Bello and Brunson both said they didn’t voice concerns beyond sharing them with Beebe’s group because they feared retribution if word got back to Stollings while she was coaching them.
“Most people just kept quiet and were going to just transfer or try to deal with it if they could. I also think a lot of players don’t leave or speak up because as athletes being tough is what we’ve been taught to do,” Bello said. “Sometimes you don’t realize that there’s a difference between a coach that has high standards and a coach that is just creating an environment of fear, toxicity, and is downright abusive to be honest.”
Both players said they were planning on transferring after the 2017-18 season, the sophomore year for both of them, and other players were prepared to join them.
But Stollings — who had coached the Gophers to the second round of the NCAA tournament — resigned in early April 2018, only a few weeks after that season ended, to take the Texas Tech job. She had been at Minnesota for four seasons after being hired by former Gophers AD Norwood Teague in 2014.
In a statement after Stollings left, Coyle said: “I appreciate what Coach Stollings accomplished in her time with us, particularly this past season when her team provided some great memories for Gopher fans. We wish her the best in her new position.”
Just a few days later, Coyle hired Whalen.
A different approach
Both Bello and Brunson ended up staying after the coaching change, with Brunson describing a “night and day” difference in the culture under Whalen. Bello missed a road trip last season in protest of Whalen’s decision to suspend Destiny Pitts, but she returned to the team to finish her senior season and agreed with Brunson that there was a culture change under Whalen.
“I was one of the players planning on transferring following my sophomore year,” Brunson said. “I felt like I already wasted two years and wasn’t happy from an athlete standpoint for two years. I was excelling in school, but when it came to basketball, the only thing that got me through was my teammates.”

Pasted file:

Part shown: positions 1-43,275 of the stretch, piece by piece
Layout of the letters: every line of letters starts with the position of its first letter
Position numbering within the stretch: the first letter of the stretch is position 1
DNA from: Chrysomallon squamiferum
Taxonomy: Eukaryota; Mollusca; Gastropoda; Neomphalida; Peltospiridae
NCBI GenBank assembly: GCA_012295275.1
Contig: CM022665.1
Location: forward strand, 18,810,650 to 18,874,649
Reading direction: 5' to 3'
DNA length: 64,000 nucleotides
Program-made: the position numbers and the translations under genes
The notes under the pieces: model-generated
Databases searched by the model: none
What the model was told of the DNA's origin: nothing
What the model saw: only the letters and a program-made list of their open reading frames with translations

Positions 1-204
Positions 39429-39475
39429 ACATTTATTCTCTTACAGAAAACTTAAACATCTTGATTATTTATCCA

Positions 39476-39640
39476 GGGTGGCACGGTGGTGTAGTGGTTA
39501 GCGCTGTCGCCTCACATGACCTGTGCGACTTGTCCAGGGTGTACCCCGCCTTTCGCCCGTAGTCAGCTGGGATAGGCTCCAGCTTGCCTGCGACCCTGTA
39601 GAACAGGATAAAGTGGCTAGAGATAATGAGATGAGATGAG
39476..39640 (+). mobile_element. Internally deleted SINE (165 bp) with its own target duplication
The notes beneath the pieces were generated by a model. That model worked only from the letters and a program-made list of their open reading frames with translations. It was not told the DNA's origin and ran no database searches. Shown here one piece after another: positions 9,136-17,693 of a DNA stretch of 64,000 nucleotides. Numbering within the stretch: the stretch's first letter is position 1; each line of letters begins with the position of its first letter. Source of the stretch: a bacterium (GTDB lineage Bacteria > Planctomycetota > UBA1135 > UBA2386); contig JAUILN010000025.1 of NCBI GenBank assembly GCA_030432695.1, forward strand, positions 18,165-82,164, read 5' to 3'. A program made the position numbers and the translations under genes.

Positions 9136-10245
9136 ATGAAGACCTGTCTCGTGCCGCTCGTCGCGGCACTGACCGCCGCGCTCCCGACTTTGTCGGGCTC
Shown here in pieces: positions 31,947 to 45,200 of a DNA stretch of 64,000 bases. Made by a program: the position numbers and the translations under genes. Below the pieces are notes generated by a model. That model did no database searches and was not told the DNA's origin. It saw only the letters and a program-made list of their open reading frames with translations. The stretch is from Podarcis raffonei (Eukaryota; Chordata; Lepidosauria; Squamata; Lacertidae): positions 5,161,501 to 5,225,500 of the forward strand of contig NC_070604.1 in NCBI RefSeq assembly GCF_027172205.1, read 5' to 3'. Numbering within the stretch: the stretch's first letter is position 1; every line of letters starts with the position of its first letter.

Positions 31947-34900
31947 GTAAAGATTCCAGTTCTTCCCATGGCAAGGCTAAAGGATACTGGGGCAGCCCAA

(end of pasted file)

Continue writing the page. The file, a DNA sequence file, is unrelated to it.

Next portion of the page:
Stollings moved on to Texas Tech after a coaching search that Red Raiders athletic director Kirby Hocutt said Friday revealed no “flags.” USA Today reported that 12 Texas Tech players transferred in the two years after her arrival.
“She had a history of turning around programs and being successful. Taking programs that were not achieving at a certain level desired and elevating them,” Hocutt said Friday of the process of hiring Stollings, whose 18 victories with Texas Tech last season were the most the program had since 2012-13. “Had we heard directly any of the concerns we are now very well aware of, we would have made a different decision.”
It’s unclear exactly who Texas Tech officials asked about Stollings before hiring her. Hocutt said they talked to “many of our colleagues and counterparts around the country who had worked with her and been around her.”
But it’s clear to Brunson that they didn’t ask the right people.
“It doesn’t seem like Texas Tech did the proper vetting,” she said. “If they did, they surely ignored the warning signs and now they are suffering the consequences, as they should.”